Paramedic Perspective: Never Forget the Wisdom of the ‘Shirky Principal’

“Institutions will try to preserve the problem to which they are the solution.” (Clay Shirky)

So our advice for the day? Keep this in mind the next time the wacky world of medicine tries to lure you into an annual flu shot.  Chances are . . . your immune system knows best how to handle the occasional cootie. It’s been around a lot longer; it knows you far better . . . and it never asks for cash.



How gullible are YOU in the face of incessant medical advertising?





Woman Fools Hospitals and Husband: For 10 Years, They All Thought She Was a Doctor

One of the state of Ohio’s freakier females was convicted last week in a rather strange case. She was found guilty in superior court of Fraud and Child Endangerment, in a case that revealed – among other stretches of credulity  – that she had tricked her entire family for an entire decade into believing she was a physician.

Monika Burgett

Monika Burkett fooled doctors, nurses and her entire family for years. She kept her son sick because she absolutely craved the drama.

She must have been pretty good at putting on her “con” face. She convinced the medical staff at Cincinnati Children’s Hospital Medical Center that she was an MD, too.

Burgett “became a member the health care team,” as her then-3-year-old son was treated with drugs including Oxycodone and methadone, Dr. Robert Shapiro testified Tuesday in Burgett’s trial.

Investigators in Cincinnati discovered that Monika Burgett, age 39, had also routinely lied about her 5-year-old son having cancer. She did so in order to collect GoFundMe donations. She even shaved the little boy’s head and eyebrows, so that he would look like a cancer patient in internet photos.

NBC 11Alive in Cincinnati  reported that Burgett’s lies finally caught up to her after law enforcement started looking into the GoFundMe fraud last year.

“I was hurt. I was confused. I didn’t understand why she would do this.” (Husband Jonathan Burgett)

During her 5-day trial last week, a child abuse expert testified that Burgett actually suffers from Munchausen Syndrome by proxie – a form of mental illness, when a parent either imagines fake illnesses for a child, or causes them. 

Police were able to determine that Burgett raised at least $40,000 from strangers, who donated to her GoFundMe pages for her youngest son. The child – age 3 at the time – did have  some  medical conditions, including neurofibromatosis – a genetic disease. But he does not have cancer.

Once the boy was removed from his mother and placed in child protection, he began to eat and play and thrive. He was running all over the place and laughing. He was just a cute little happy kid.” (Prosecutor Robert Shapiro)

Our Observations:

So yes, manic Monika Burgett did a no-no, and pretended to be a doctor. But let us all – just for a moment – put her case into perspective. Number one, she didn’t kill her patient. 

And number two, countless thousands of real doctors lie and steal and injure and kill more sick people everyday, than any of us can count. So you tell us who really has Munchausen Syndrome by proxie.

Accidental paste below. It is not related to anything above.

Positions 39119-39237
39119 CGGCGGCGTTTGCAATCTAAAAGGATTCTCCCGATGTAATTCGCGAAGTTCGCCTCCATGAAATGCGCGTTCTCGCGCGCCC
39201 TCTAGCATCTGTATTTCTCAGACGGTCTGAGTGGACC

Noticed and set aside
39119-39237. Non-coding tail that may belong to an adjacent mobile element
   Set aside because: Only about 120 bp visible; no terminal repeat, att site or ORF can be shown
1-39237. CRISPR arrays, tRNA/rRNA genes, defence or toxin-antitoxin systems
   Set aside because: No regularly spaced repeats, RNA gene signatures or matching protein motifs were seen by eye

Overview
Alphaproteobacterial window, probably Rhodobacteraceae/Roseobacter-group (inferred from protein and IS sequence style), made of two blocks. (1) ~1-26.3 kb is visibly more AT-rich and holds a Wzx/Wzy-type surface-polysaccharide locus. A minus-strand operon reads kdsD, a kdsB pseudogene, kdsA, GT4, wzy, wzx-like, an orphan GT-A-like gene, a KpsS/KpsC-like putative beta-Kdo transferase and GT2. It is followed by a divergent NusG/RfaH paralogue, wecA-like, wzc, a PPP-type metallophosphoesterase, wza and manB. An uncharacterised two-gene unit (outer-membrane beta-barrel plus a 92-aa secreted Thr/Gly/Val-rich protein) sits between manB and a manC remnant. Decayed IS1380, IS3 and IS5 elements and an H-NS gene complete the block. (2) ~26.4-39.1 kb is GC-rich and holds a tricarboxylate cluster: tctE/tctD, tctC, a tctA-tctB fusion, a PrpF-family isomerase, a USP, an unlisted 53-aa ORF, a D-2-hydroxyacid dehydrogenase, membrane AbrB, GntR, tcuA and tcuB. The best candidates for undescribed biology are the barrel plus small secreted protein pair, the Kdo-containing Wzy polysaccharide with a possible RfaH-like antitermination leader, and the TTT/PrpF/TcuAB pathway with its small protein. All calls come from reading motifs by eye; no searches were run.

Societal insanity is best graded on the curve.

Here’s another look:

Yet Another New Jersey MD Locked Up in Massive Healthcare Bribery Scheme

 (This Doctor) “periodically solicited, and received from the BLS employees and associates, monthly bribe payments in the form of sham rental and consultant payments; received the bribes between March 2006 and April 2013 from BLS employees and associates.” (U.S. Attorney William E. Fitzpatrick)

A River Edge family practitioner now sits in federal prison for taking $200,000 in cash bribes. He exchanged lab test referrals for money for years.

Dr Bernard Greenspan

Doctor Bernard Greenspan, age 79, was sentenced to a 40-month term in June, and the New Jersey State Board of Medical Examiners revoked his license.

A federal jury found the scheming physician guilty last March of 10 felonies, following an 11-day trial in Newark. There is no parole in federal prison. Greenspan will be required to serve all of his sentence.

The elderly criminal was part of what U.S. Attorney William E. Fitzpatrick called “a long-running and elaborate scheme operated by Biodiagnostic Laboratory Services in Parsippany, its president and many associates.”



In the United States there are billions of illegal dollars raked in by blood tests – thousands of which are totally unnecessary in the first place

Investigators learned also, among other improprieties, that BLS hired – at Greenspan’s specific request – a patient of Greenspan’s with whom he was sexually involved.

The U.S. Attorney’s Office in New Jersey has successfully prosecuted 30 doctors, including Greenspan,  in connection with the BLS bribery scheme, that raked in more than $100,000,000 in illegal payments from Medicare, as well as many  private insurance companies. It is believed to be the largest number of medical professionals ever prosecuted in a single bribery case. Law enforcement has recovered $13,000,000 of the stolen insurance money.

Last summer executives of BLS – which has since been closed down – confessed to their scam and forfeited all business assets, in order to qualify for reduced prison sentences.